Sunday, January 02, 2005

Mencken Pegs Coleman

In the midst of random poking around on Blogger (See that little “Next Blog” thing at the right side of the toolbar on top of this page? Click it sometime for a random blog), I discovered another Minnesota blogger (Blogizdat) with an opinion about Star Triune columnist (and frequent blog-fodder) Nick Coleman. Sheesh. We practically grow on trees up here.

Anyway, it turned out to be quite a good commentary on the topic, drawing from H. L. Mencken. Quoth the blogger Muzzy:

"The following is excerpted from a piece he wrote for the Atlantic Monthly in 1914 called Newspaper Morals, published most recently in the out-of-print volume 'A Gang Of Pecksniffs - and Other Comments On Newspaper Publishers, Editors and Reporters,' as selected and edited by Theo Lippman, published by Arlington House in 1975.

Mencken, of course, was an elitist, who believed the common man mostly incapable of reason and rationality. He famously distrusted democracy. But he also distrusted pretty much everyone and everything else, too. He was, first and foremost, a misenthrope, a curmudgeon, hence securing my undying admiration."

Of course, read the whole thing applies here. I’m not going to excerpt the Mencken stuff, because Muzzy already did that, so go check it out. But I do want to comment on a few of Muzzy’s points. He notes,

"It must be understood that the likes of Nick Coleman certainly see themselves as heir to a long tradition in journalism: crusader and showman."

This is undeniably true. I think one of the things that so offends Nick these days is that he isn’t recognized as a great Mencken-like crusader. And when his showmanship is also mocked, he positively loses it. In the carnival world of the media, he does not care to be seen as a clown (They have clowns at carnivals don't they? Or is that only circuses? Anyway...).

I don’t fundamentally disagree with this approach to journalism, with the qualification that in addition to this someone had better be reporting the facts as they are, rather than spinning them to the advantage of their “show.” But certainly, there are journalists practicing today, on the right as well as the left, who take this same approach. Some of them are even excellent at it; think of Christopher Hitchens on the left (as long as you can accept that “left” is not synonymous with "partisan Democrat" anyway), or Mark Steyn on the right.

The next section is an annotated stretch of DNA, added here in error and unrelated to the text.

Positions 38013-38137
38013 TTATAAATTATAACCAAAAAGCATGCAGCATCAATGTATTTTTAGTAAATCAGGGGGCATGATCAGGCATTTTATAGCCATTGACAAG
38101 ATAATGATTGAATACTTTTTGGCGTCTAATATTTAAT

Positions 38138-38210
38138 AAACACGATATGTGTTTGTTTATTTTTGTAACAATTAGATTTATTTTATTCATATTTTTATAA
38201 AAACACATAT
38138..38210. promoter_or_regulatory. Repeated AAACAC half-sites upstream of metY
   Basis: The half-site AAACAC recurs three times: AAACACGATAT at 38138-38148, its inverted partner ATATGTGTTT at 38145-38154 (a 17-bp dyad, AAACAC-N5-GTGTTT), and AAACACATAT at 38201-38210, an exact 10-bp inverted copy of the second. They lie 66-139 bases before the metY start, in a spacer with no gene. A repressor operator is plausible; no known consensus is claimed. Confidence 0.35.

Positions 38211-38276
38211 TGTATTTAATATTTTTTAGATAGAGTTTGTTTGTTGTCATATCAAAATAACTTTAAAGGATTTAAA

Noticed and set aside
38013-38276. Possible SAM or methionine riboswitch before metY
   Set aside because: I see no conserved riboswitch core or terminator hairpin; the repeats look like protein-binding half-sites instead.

Muzzy again:

"…as so many have already pointed out in the past few days, the Blogosphere threatens the livelihood of columnists like Mr. Coleman even more than it threatens more serious journalists. Anything Coleman can do as a very well-paid columnist - whine, argue, cajole, condemn, nitpick - can be done better and far more cheaply by the so-called Pajama Pundits, who sit at the local coffee-shop or their own kitchen, submitting more copy in a day than Coleman manages in a week. Bloggers are, in fact, the New Columnists, as well as News Gatherers. They don't have the resources to gather news on a global scale, but many of them d*mn well have the smarts and writing ability to run circles around the likes of Nick Coleman."

This is Nick’s problem. If he truly did strive for objectivity and performed serious original reporting, he would have an inherent advantage over most bloggers. We generally have day jobs, as well as strong opinions we’ve never learned to suppress.

But Nick, like so many other columnists, simply strives to plug his personal point of view, and comment on those of others. That certainly isn’t difficult for anyone else to do; and suddenly thousands upon thousands are doing it – for free.

So where could a “crusader/showman” like Nick turn now? Well, if that were my trade, I would examine the inherent advantages I have over all those opinion makers doing it for free:

  1. I get paid to do this, so I have way more time I'm able to devote than 95% of bloggers.
  2. I probably have excellent contacts I have developed over the years that can help me get at original information (in other words, I can offer some original reporting).

Barring this, you’re competing on raw talent alone. And as many of us in the IT sector have found, when the talent pool goes from small and localized to huge and world-wide, your talent is suddenly under the microscope and being re-evaluated constantly. Also, in that kind of market, talent often loses out to lower price.

In the case of Nick Coleman, it is rather evident that blogs like Powerline are winning the talent competition. And there are a lot of potential “Powerlines” out there, with more coming along every day. And (despite his delusions about the lucrative Rove-apportioned stipends to bloggers) Coleman certainly can't compete with them on price.

Muzzy offers a warning that I will dutifully pass along.

"Understand the following, and you will understand something Nick Coleman and his bosses don't: the Blogosphere is not some kind of new Fifth Estate, nor is it a passing fad. It is not something on the horizon, something in the future, something yet to come. It is here. It has already muscled itself a place at the table with the Ancien Regime, many of whom don't even seem to realize that their party has been crashed."

As another juggernaut of the blogosphere might say, indeed.


Blogger Muzzy said...

Thanks for your post, sir. And I thank you for the compliments. I responded here.

5:41 PM  
Blogger Mark Sides said...

"Sheesh. We practically grow on trees up here."

Well, what else do we have to do from October through March? Watch the Vikings go out in one in the playoffs? No Wild. T'Wolves don't get interesting until May. We either read the Strib or do something productive.

Mark Sides

3:26 PM  

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